Tibetan and Himalayan Library - THL

THL Title Text
Antiquities of Zhang Zhung
by John Vincent Bellezza
Edited by Geoffrey Barstow, Mickey Stockwell and Michael White
Tibetan & Himalayan Library
Published under the THL Digital Text License.

I.1. Residential Structures Occupying Summits: Fortresses, breastworks, religious buildings, palaces, and related edifices

Deu Nakgu KharRde’u nag gu mkhar

Basic site data

  • Site name: Deu Nakgu KharRde’u nag gu mkhar
  • English equivalent: Black Hill Castle
  • Site number: A-94
  • Site typology: I.1x
  • Elevation: 4380 m
  • Administrative location (township): Border of KhülpaKhul pa and DerokSde rog
  • Administrative location (county): RutokRu thog
  • Survey expedition: HTCE
  • Survey date: June 1, 2002
  • Contemporary usage: Light grazing. A shepherd’s shelter (droklhé’brog lhas/lhakhalhas kha) was constructed against one of the intact walls of the central structure.
  • Identifiable Buddhist constructions: None.
  • Maps: UTRS I, HAS A1
  • View Place Dictionary Entry
  • View Site Images

General site characteristics

Deu Nakgu KharRde’u nag gu mkhar is sited on a 30 m high promontory that juts into the south side of the KhülpaKhul pa valley, where it is joined by a northern effluent. Very little of the complex of buildings that stood on the hilltop has persisted. A circumvallating wall was constructed on the rim of the summit, which covers 85 m by 23 m to 30 m (approximately 1800 m²). Ringing the inside of this wall is an almost continuous line of approximately 25 building foundations. This type of ground plan almost certainly was designed for defensive purposes. There are very few standing walls and nearly all the footings are disjointed. Most of the central portion of the summit is devoid of structures. Structures were skillfully made with a dark blue metamorphic stone that takes on a black color in certain lighting. The block-work is composed of pieces of stone, primarily 10 cm to 60 cm in length, which were hewn flat on their exterior faces. The neatly built 50 cm to 60 cm thick footings and extant freestanding wall fragments demonstrate that they supported superstructures. Structural evidence at the site points to the existence of smaller buildings (8 m² to 40 m²), which possibly reflect that they were constructed with all-stone corbelled roofs.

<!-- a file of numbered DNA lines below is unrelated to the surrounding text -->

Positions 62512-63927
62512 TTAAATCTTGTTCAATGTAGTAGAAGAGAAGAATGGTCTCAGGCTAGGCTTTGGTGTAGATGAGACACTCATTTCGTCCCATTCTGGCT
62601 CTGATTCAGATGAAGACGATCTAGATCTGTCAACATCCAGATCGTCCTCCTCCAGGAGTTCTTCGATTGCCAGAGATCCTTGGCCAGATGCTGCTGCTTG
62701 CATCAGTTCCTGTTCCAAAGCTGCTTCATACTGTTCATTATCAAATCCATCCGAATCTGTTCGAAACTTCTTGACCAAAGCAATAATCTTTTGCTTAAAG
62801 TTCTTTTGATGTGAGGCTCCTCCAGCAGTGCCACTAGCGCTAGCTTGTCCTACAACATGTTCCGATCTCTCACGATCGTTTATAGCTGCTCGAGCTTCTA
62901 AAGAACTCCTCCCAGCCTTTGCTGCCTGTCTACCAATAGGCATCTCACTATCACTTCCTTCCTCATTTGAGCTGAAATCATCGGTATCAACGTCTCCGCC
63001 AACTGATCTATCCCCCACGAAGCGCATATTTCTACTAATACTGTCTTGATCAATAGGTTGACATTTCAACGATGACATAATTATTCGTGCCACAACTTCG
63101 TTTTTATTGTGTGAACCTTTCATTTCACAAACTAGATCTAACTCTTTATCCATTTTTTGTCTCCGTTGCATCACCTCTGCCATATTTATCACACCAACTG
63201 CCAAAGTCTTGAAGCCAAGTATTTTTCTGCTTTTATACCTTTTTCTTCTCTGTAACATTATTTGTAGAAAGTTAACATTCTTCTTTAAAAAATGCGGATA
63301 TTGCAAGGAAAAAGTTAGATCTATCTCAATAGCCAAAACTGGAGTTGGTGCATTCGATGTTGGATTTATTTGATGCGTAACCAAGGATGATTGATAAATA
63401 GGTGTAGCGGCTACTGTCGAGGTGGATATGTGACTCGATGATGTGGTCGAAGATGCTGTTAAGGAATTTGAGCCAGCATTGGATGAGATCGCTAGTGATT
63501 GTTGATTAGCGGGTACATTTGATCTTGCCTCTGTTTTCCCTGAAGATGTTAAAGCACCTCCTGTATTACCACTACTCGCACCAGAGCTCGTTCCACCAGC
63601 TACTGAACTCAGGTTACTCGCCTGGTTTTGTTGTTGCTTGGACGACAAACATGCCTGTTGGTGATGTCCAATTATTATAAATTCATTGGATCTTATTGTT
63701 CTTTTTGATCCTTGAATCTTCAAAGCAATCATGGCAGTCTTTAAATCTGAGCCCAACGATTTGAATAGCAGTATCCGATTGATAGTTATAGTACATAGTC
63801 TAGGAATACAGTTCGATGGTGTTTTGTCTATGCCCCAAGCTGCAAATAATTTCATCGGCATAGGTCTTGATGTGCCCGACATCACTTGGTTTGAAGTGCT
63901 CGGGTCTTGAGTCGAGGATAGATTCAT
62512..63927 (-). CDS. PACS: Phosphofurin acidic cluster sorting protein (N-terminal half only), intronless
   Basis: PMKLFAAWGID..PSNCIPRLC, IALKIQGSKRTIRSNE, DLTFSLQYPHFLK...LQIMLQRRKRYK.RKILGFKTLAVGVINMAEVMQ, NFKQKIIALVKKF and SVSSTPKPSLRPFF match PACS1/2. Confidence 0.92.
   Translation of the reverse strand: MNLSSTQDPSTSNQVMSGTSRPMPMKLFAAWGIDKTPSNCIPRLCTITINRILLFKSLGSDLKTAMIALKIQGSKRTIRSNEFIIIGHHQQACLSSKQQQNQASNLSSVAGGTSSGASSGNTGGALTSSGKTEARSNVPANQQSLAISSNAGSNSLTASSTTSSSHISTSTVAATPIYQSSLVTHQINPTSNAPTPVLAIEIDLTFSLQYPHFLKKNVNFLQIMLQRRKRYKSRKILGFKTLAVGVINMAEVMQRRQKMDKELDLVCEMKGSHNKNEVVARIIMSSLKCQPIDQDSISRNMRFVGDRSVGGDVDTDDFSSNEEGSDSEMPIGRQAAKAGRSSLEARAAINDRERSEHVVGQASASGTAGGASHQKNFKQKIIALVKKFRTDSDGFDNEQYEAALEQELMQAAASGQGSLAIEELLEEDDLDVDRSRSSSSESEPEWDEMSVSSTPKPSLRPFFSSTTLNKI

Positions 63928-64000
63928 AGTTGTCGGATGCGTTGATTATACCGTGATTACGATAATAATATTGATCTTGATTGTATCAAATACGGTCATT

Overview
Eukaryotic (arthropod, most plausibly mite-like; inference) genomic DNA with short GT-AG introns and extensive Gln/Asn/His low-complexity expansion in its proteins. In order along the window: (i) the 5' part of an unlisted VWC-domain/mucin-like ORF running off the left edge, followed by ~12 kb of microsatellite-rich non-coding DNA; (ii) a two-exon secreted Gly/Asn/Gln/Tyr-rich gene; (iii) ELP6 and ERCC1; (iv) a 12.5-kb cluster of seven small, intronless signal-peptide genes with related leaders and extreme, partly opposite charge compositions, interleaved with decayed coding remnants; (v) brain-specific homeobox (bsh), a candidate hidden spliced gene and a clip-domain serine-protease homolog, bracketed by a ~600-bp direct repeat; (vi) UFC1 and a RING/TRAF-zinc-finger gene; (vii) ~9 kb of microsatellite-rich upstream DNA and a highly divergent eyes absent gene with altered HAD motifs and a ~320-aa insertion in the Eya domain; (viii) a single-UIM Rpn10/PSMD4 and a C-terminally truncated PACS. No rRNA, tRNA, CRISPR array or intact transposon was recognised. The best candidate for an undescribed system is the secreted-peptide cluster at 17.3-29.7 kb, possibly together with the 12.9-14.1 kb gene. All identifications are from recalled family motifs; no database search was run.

Oral tradition

Local residents call Deu Nakgu KharRde’u nag gu mkhar an ancient MönMon castle.

Site elements

Castle

The tallest freestanding wall segment at the site (1.8 m high) formed the south side of a building on the central high point of the summit. Much of the rest of this mud-mortared, random-rubble structure (4.5 m by 4.7 m) has been destroyed. This central building divides the summit into north and south sectors. The rampart surrounding the hilltop is most substantial along its south side, because an adjoining saddle made this the most likely breaching point in the event of an attack. Small sections of the defensive wall attain 2 m in height in the south sector. The rest of the encircling rampart snakes above the steep slopes of the promontory and was less robustly constructed. There are a couple of building foundations on the southeast side of the summit, the best preserved of which measures 4.5 m by 4.5 m. On the southwest side of the hilltop there are around eight more foundations. On the northeast rim there is a collection of contiguous foundations that appear to have comprised around six small buildings. In one specimen, the west or rear wall was built 1.4 m into the slope, in the manner of all-stone corbelled structures. There are probably another nine foundations along the northeast edge of the site. There is also a foundation (2.7 m by 3 m) on the saddle adjoining the summit and a foundation (4 m by 3.7 m) on the little rise south of the summit.

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Note Citation for Page

John Vincent Bellezza, Antiquities of Zhang Zhung: A Comprehensive Inventory of Pre-Buddhist Archaeological Monuments on the Tibetan Upland (Charlottesville, VA: Tibetan & Himalayan Library, 2010), .

Bibliographic Citation

John Vincent Bellezza. Antiquities of Zhang Zhung: A Comprehensive Inventory of Pre-Buddhist Archaeological Monuments on the Tibetan Upland. Charlottesville, VA: Tibetan & Himalayan Library, 2010.